2. Data Set
 The following site description is a summary of that reported by Huntington et al. . The Panola Mountain Research Watershed (PMRW) is one of five Water, Energy, and Biogeochemical Budget (WEBB) watersheds operated by the U.S. Geological Survey (USGS). PMRW, a 41-ha catchment within the Panola Mountain State Conservation Park, is located in the Piedmont physiographic province approximately 25 km southeast of Atlanta, Georgia (Figure 1). The watershed is underlain primarily by granodiorite emplaced 320 Myr ago in a host rock of biotite-plagioclase-gneiss that contains amphibolite and K-feldspar. There is a 3-ha granodiorite outcrop in the headland of the catchment, which accounts for much of the 51 m relief at PMRW. Soils are classified as entisols near the base of the outcrop and as ultisols on hillslopes and ridge tops. Kaolinite, hydroxy-interlayered vermiculite, mica, and gibbsite are the dominant secondary minerals. Soils have developed to a thickness of 1–2 m, and saprolite underlies the soils ranging from a depth of 0 to 5 m below land surface. The catchment, with the exception of the outcrop, is completely forested with a cover of approximately 70% mixed southern hardwoods (oak (Quercus spp.), hickory (Carya spp.) and tulip poplar (Liriodendron tulipfera)) and 30% loblolly pine (Pinus taeda). The stream draining the catchment is perennial. The climate in the area is classified as warm temperate subtropical, and the annual average temperature is 16°C. The long-term annual average precipitation is 1.24 m; annual runoff, although highly variable, averages 30% of precipitation.
 Features of the chemical data considered in this paper are summarized in Table 1. Both the lower gage and the upper gage have permanent control structures in place. At the numbered sites, either temporary structures were installed for some period, or no gaging was done at the site. Stream water samples were collected manually every week at all sites. The duration of the sampling is indicated in Table 1. For some period of the record, many of the sites were equipped with stage-activated automatic samplers to better characterize chemical variation with discharge. Samples were analyzed for major anions, cations, alkalinity, and pH using standard methods by a project laboratory. Huntington et al.  provide further details on analytical methods, precision, and the quality assurance program at PMRW. The coefficient of variation for concentrations of standard reference materials is generally less than 5%; sodium has the highest coefficient of variation at 7.7%. The standard deviation of repeated determinations for most solutes is less than 1 μeq/L, except for magnesium, for which it is 2 μeq/L.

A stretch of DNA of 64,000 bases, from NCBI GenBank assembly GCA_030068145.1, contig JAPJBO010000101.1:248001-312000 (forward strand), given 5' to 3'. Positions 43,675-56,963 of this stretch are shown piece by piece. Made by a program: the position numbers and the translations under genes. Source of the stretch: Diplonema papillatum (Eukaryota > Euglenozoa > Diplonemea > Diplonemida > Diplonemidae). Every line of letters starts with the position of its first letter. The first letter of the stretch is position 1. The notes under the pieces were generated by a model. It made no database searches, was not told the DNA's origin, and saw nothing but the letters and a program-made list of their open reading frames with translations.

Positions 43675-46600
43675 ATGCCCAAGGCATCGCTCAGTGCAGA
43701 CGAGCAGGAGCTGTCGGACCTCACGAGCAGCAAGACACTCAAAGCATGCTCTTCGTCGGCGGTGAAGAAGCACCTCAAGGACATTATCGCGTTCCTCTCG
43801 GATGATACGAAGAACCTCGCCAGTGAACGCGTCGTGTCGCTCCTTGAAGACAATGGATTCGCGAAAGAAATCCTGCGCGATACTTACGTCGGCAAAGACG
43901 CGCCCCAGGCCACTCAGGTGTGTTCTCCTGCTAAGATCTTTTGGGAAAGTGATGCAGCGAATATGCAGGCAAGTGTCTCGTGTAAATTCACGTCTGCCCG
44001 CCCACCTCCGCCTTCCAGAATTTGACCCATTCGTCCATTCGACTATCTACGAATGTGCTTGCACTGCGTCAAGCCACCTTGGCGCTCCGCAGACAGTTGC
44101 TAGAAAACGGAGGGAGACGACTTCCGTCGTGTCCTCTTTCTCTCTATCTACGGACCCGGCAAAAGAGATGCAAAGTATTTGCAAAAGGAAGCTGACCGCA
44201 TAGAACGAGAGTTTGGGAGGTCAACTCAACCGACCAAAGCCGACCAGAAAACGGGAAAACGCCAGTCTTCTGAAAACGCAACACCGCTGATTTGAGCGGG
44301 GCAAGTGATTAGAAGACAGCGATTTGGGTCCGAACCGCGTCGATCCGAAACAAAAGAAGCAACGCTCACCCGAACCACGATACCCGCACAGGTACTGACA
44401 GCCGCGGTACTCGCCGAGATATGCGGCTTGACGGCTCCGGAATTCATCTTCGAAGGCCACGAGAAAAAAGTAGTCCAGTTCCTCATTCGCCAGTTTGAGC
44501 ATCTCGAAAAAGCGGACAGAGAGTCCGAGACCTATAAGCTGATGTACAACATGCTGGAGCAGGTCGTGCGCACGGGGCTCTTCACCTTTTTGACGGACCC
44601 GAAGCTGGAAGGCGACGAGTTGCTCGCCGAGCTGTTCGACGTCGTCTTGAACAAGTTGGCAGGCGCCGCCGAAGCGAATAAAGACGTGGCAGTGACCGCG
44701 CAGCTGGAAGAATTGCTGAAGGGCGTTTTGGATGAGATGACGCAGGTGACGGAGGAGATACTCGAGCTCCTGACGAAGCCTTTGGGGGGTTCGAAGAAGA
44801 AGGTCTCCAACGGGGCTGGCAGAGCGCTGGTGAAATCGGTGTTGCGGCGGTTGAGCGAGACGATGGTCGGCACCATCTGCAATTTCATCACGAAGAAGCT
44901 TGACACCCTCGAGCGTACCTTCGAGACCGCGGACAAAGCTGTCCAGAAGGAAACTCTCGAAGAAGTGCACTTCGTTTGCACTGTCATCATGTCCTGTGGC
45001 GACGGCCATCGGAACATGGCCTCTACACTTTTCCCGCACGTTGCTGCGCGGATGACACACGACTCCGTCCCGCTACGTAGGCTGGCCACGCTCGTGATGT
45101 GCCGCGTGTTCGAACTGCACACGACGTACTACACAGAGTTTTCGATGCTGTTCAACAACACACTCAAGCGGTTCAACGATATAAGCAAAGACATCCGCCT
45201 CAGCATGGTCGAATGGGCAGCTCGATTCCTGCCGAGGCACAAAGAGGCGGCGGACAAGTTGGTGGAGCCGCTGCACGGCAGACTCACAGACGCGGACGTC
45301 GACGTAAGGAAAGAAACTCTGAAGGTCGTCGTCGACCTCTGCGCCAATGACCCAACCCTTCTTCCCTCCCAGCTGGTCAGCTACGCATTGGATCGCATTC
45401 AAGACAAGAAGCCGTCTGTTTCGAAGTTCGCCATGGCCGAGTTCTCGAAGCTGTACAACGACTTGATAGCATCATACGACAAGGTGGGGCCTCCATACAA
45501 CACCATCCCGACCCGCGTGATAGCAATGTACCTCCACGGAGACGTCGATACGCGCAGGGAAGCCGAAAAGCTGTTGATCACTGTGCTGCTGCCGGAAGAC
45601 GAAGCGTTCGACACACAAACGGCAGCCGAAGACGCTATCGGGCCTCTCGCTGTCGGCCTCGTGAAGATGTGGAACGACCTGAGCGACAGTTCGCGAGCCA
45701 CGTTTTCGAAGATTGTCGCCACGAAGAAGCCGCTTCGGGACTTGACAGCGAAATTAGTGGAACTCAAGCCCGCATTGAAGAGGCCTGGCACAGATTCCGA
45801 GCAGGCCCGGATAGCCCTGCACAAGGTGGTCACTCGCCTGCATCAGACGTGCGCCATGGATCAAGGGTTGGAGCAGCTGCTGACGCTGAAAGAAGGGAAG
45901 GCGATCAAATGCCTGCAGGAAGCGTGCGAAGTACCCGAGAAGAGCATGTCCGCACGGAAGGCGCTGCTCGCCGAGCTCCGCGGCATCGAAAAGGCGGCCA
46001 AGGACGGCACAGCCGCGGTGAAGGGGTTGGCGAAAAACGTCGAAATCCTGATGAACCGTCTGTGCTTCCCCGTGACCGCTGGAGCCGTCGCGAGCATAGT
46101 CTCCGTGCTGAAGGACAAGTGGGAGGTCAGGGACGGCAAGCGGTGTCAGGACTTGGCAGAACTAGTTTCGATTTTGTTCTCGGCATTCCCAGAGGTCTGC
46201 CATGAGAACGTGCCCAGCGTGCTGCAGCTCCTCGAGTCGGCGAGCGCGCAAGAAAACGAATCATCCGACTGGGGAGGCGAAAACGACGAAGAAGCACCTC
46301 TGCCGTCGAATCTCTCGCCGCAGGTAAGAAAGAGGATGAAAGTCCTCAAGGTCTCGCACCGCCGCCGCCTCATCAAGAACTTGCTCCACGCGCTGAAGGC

Table 1. Description of Data Set
weekly + event samples
weekly + event samples
weekly + event
weekly + event
3. Previous Mixing Models at PMRW
Hooper et al.  identified measured soil water and ground solutions that could be used as end-members in a three-component mixing model for the lower gage at PMRW. These end-members explained between 83 and 97% of the variation in the concentration of six solutes or solute combinations: alkalinity, calcium, magnesium, sodium, sulfate, and silica. These solutes were assumed to mix conservatively. Hooper et al.  used all six solutes simultaneously to determine the proportion of the three end-members when only two tracers are required. A least squares error criterion was employed to solve the over-determined system of equations.
Christophersen and Hooper  demonstrated that this solution to the end-member mixing problem was equivalent to making an orthogonal projection of the stream samples into the subspace defined by the end-members. The logic of this mathematical solution is reversed because the stream is the observed mixture and the soil water and groundwater solutions are being tested as potential end-members. Instead, Christophersen and Hooper  recommended defining the mixing subspace of the stream samples using an eigenvalue analysis and projecting the potential end-members into that subspace. The dimensionality of the subspace is determined by the number of eigenvectors retained to define the mixing subspace, and this dimensionality is related to the number of end-members required in a mixing model. The number of eigenvectors to retain is a subjective decision, although a number of heuristic rules have been proposed that are based upon the relative magnitude of the eigenvalues associated with each eigenvector [Preisendorfer et al., 1981]. Christophersen and Hooper  noted that the maximum amount of variation in the data that can be explained is limited to that explained by the eigenvectors retained, but provided no further guidance in determining the number of components to retain. In this paper, a more formal analysis is proposed to determine the dimensionality of the stream data, mathematically known as the “rank” of the data set.